Eva Cassidy, “Simply Eva” (Blix Street): The singer-songwriter’s latest posthumous release (eighth overall) features a dozen solo acoustic performances, including an a capella “I Know You By Heart.”

Cold War Kids, “Mine Is Yours” (Downtown/Mercury): The third album from the earnest Long Beach, Calif., indie rock quartet.

Destroyer, “Kaputt” (Merge): The ninth album from the artful Canadian rock groups includes an 11-minute-plus closing track “Bay of Pigs (Detail).”

Carrie Elkin, “Call It My Garden” (Red House): The buzzed-about Austin singer covers Dar Williams’ “Iowa” on her latest album.

Fujiya & Miyagi, “Ventriloquizzing” (Yep Roc): The fourth album from the British electronic funk quartet.

The Gaddabouts, “The Gaddabouts” (racecarLOTTA): The first outing by the new band fronted by Edie Brickell and featuring ace players such as drummer (and namesake) Steve Gadd, guitarist Andy Fairweather Low and bassist Pino Palladino, among others.

Gang of Four, “Content” (Yep Roc): The British New Wave veterans show they haven’t lost a step on their first new album in 16 years.

Deitrick Haddon, “Church on the Moon” (Verity): The Detroit gospel singer delivers an 18-song “fever dream” filled with space metaphors and high-tech sonics.

David Guetta, “One More Love” (Astralwerks): The French DJ and producer gathers together hit club tracks recorded with Akon, Kelly Rowland, Rihanna, Kid Cudi, will.i.am and more.

Kate Jacobs, “Home Game” (Small Pond): The Virginia-born singer-songwriter returns to recording after seven years of starting and raising a family, all of which she writes about on her fifth album.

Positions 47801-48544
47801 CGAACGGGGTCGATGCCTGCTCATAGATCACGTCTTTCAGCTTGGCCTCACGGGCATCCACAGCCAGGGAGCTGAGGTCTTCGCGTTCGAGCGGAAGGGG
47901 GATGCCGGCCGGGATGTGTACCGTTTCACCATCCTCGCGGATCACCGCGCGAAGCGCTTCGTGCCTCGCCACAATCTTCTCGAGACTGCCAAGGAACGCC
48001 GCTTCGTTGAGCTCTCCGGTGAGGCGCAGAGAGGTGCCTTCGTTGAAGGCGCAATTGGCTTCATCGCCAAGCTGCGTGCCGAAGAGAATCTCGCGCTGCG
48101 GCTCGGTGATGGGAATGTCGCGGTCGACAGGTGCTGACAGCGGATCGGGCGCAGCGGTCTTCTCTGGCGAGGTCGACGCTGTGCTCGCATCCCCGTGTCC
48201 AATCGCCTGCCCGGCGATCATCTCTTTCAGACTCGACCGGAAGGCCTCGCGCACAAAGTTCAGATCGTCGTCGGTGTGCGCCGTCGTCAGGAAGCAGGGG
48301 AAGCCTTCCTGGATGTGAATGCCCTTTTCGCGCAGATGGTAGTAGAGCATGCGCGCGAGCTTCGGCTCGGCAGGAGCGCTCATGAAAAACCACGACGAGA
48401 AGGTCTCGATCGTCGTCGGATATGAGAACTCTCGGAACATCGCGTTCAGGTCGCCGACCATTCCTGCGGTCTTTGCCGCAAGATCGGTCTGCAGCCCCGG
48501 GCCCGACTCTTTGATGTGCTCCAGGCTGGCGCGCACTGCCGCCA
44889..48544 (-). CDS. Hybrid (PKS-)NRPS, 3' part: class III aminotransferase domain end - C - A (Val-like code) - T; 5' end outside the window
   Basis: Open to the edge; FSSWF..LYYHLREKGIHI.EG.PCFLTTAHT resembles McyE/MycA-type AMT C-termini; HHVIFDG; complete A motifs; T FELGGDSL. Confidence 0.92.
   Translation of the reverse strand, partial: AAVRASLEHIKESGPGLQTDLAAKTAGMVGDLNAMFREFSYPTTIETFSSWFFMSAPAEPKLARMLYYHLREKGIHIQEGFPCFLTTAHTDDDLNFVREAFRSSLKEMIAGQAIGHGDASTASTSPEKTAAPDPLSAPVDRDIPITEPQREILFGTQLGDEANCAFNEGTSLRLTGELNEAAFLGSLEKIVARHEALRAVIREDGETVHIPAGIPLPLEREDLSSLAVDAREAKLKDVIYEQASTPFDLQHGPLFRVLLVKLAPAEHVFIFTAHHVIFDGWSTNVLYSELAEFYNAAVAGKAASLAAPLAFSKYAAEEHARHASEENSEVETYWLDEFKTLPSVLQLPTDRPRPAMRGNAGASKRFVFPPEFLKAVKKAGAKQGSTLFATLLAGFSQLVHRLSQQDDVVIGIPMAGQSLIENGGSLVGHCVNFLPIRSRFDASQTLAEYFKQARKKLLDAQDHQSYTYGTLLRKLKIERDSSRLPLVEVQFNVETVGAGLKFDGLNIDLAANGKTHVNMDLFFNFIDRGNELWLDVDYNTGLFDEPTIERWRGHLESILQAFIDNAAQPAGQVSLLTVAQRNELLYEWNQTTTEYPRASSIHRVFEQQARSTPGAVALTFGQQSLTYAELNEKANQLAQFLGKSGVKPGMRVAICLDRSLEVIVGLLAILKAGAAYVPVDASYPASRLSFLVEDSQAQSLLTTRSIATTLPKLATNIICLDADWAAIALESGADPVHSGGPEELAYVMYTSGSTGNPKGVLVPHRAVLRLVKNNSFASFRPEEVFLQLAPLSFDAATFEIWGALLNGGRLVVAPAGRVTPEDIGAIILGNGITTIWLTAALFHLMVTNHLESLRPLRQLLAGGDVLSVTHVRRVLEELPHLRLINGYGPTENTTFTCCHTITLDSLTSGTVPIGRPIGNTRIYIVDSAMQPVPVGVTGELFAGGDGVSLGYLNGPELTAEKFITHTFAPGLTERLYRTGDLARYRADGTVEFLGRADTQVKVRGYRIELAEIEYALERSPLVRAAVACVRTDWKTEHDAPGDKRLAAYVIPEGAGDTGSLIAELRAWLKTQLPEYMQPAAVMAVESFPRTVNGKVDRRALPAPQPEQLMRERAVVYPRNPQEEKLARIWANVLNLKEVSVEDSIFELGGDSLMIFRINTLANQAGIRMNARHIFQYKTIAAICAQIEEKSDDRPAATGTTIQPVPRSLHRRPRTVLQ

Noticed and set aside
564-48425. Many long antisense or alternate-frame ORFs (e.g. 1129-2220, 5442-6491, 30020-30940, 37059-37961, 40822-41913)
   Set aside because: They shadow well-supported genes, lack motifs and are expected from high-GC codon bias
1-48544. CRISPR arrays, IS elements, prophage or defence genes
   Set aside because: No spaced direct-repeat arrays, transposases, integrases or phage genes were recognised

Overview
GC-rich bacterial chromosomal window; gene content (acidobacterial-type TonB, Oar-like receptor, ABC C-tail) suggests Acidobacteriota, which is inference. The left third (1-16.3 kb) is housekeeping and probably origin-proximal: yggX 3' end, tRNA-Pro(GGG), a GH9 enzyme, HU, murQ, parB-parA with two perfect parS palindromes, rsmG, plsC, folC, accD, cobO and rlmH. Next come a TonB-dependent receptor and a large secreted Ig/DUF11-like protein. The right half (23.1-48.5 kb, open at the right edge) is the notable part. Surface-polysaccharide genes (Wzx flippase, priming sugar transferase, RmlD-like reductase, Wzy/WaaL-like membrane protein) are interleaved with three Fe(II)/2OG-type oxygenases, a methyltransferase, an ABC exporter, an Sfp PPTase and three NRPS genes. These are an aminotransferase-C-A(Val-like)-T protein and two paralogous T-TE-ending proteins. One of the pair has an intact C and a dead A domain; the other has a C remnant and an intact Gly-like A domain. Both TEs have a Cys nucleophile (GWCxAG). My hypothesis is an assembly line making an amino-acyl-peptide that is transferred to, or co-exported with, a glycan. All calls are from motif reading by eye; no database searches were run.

Grace Kelly, Man With the Hat” (PAZZ): The saxophone prodigy pays tribute to forebear Phil Woods on her latest album, with Woods himself guesting.

LCD Soundsystem, “London Sessions” (DFA): The New York dance-rock collective’s live-in-studio set emerges in hard copy after a digital release in November.

Lori McKenna, “Lorraine” (Signature Sounds): Thirteen new songs from the Massachusetts singer-songwriter best known for writing songs for Faith Hill, Tim McGraw, Mandy Moore and Jimmy Wayne.

Pavlov’s Dog, “Echo & Boo” (Rockville): The first studio album in two decades from the St. Louis-based art rockers.

Corinne Bailey Rae, “The Love” (Capitol): The British singer and songwriter has Valentine’s Day in her commercial crosshairs with this five-song EP covering love songs by Prince, Paul McCartney & Wings, Bob Marley, Belly and Doris Day.

Various Artists, “2011 Grammy Nominees” (Jive): Katy Perry, Lady Gaga, Eminem, Miranda Lambert and Lady Antebellum are among those appearing on this pre-Grammy ceremony disc.

Young the Giant, “Young the Giant” (Roadrunner): The southern California indie rock quintet’s first album comes out on CD three months after its digital debut.



From The Vaults: Annie Haslam, “Annie in Wonderland” (Friday Music); Joe Nichols, “Greatest Hits (Show Dog/Universal);” Louis Prima, “Rarities & Hits! A Centennial Celebration” (101); Frank Sinatra, Dean Martin and Sammy Davis Jr., “The Very Best of the Rat Pack” (Reprise/Rhino); Various Artists, “Hear Me Howling! Blues, Ballads & Beyond: The Arhoolie 50th Anniversary Boxset” (Arhoolie)



Send your thoughts and comments to Gary Graff

 



GO & DO Michigan, an Entertainment Portal
http://www.goanddomichigan.com
This material may not be published, broadcast, rewritten or redistributed without the written permission of the copyright holder.
Interested in a career at Journal Register Company, click here

Copyright © Digital First Media Our Publications | About Our Ads | Privacy Policy/Terms of Service